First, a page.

“Frederick Buechner once wrote that he thinks the worst mistake a novelist could ever make would be to intentionally set out to write a novel about a saint. Buechner’s point seems to have been that if you construct a saint out of whole cloth—and if that character’s being a saintly figure was what drove your every decision in fleshing the character out—then you would fail as a writer. You might describe a person whom others would recognize as saint-like, but you would at the same time construct a character who would look nothing like a real flesh-and-blood human being, the likes of whom we meet every day as we go about our lives in the real world. It’s far better to paint the portrait of a real person, warts and all, flaws and foibles and all, and see if the actions and witness of such a person can be saintly after all. Because if we meet saints in our lives at all, Buechner was essentially saying, then those saints emerge out of the fog and haze of our everyday lives as we live among people who are a lot like us in so very many respects.”
St. Luke gives us portraits that Buechner would approve of. Luke gives us the imperfect Zechariah, father of John the Baptist, who doesn’t have the good sense to shut up when an angel is standing in front of him. Luke gives us Jesus as a twelve year old boy acting like a twelve year old boy, staying behind in the Temple and freaking out His parents. He gives us that list of the infamous we just heard, the rulers of the age: Tiberius Caesar, Pontius Pilate, Herod and his brother Philip, Lysanias, and Annas and Caiaphas the priests, none of whom would be remembered in the least if not for their connection to Jesus. And finally Luke gives us the voice crying out in the wilderness, warts and all, the almost too real flesh-and-blood John the Baptist. Jesus called John the greatest among those born of a woman, the greatest man that ever lived; so God bless Luke, he didn’t dress up the Baptist in nice clothes, place him in a nice house, claim for him a proper wife. Nope, we get warts and all, the saint as he was, looking for all the world like a barking madman.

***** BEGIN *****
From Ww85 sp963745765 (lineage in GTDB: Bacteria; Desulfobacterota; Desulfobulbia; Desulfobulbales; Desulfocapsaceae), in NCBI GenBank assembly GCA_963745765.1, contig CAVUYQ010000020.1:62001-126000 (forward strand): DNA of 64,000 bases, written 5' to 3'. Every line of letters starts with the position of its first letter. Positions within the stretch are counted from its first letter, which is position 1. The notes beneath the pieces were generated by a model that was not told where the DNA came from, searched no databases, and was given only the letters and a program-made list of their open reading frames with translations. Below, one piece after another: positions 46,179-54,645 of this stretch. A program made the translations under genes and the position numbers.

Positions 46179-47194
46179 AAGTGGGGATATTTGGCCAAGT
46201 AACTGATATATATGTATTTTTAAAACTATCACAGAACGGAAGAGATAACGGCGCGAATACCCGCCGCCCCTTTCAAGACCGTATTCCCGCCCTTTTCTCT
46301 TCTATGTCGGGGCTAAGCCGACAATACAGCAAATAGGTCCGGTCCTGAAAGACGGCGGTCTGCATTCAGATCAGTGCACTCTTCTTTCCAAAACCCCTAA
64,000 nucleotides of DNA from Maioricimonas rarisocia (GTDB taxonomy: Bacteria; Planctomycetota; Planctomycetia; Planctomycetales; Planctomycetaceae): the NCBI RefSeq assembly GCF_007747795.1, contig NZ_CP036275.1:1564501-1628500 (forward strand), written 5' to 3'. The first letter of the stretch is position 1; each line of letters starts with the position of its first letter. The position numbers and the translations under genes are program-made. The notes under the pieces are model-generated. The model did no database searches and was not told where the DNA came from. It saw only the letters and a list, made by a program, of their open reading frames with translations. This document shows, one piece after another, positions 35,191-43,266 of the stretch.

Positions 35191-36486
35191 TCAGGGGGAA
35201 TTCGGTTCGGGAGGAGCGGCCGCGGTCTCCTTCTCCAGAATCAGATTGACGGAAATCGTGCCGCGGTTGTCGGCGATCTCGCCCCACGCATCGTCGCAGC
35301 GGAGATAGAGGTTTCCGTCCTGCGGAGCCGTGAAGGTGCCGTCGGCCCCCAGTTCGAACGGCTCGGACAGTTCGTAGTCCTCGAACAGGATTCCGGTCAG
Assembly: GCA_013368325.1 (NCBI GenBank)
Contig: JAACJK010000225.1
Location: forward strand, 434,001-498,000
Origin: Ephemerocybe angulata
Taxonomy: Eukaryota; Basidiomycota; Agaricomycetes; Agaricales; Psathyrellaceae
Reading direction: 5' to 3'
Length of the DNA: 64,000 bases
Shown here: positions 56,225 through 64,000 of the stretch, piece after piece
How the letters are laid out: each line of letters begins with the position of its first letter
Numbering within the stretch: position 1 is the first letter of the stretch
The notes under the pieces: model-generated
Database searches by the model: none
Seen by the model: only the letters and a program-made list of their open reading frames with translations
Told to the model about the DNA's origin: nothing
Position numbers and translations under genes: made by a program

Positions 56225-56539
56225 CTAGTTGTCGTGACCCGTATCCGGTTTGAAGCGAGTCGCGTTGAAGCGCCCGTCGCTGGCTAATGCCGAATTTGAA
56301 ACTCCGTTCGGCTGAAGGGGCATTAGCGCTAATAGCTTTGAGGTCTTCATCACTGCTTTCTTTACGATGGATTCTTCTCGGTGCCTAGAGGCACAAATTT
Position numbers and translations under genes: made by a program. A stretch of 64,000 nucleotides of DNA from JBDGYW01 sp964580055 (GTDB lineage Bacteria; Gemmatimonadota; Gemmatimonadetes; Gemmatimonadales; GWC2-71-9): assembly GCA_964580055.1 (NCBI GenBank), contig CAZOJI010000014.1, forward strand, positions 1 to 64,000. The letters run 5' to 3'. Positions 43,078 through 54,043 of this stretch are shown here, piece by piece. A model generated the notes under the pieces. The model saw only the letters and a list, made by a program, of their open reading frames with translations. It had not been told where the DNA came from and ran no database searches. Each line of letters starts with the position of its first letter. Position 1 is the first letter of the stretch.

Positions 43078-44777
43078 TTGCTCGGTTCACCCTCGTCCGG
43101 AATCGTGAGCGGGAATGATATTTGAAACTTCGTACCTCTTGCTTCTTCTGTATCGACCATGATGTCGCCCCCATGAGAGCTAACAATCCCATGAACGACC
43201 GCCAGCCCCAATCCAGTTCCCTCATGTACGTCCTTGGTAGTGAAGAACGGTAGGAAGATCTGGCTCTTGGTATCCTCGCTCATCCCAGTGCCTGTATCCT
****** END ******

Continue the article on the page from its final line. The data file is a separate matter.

Much like we have with Jesus, we have calmed John the Baptist, made him more palatable, more easily boxed, contained. But at about the same time Jesus was sitting in the Temple watching His parents begin their journey back to Nazareth, His cousin John was heading out into the wilderness, into the scrubby desert badlands in the eastern part of Israel. John the Baptist never had a haircut, never shaved his beard, he ate bugs and honey and probably whatever else came fairly easily, and he dressed something like Fred Flintstone. But this disturbing figure, whom we might well label disturbed, he was filled with the Holy Spirit since before he was born; his mother Elizabeth, she who was once barren but then fruitful, must of thought God was merciful to her in only giving her one son, if all sons were like John. A flesh and blood character study of John gives us a picture of an unlikely saint, but aren’t they all.
John had a purpose from his conception, and that was to do what he did, and do it for all of about a year. Sometimes we think of John’s ministry as being somewhat long-term, as if he had been out by the River Jordan baptizing people for most of his life, hanging out and doing his thing, and then one day along came his cousin and ka-blam, ecce Agnus Dei. But in reality, John was called out of the desert not long before Jesus was identified as the One, John had been baptizing for maybe 6-9 months, maybe a year. John burned fast and bright, and paid for it with his head.
During the era of apartheid, one noted South African clergyman said of the final judgment, as we will stand before God, God will ask us, “Where are your scars?” And we will look at ourselves and then back at God and tell him, “We have no scars.” God will ask us, “Was there nothing worth fighting for?” John the Baptist had some scars; the last of his wounds would never heal, at least in this life. Fast and bright, warts and all, a flesh and blood barking saint, the greatest man that ever lived called out from the wilderness for us to make straight the way of the Lord. John was flesh and blood, a person just like you and me, so we must ask ourselves, who are the saints among us now? Who is burning fast and bright for the Lord, who makes a fool out of herself for God, who gives until it hurts and then gives some more, who don’t we understand all the time, who is it that paves the way for all around them to see Jesus? Who amongst us has some scars? Where are yours?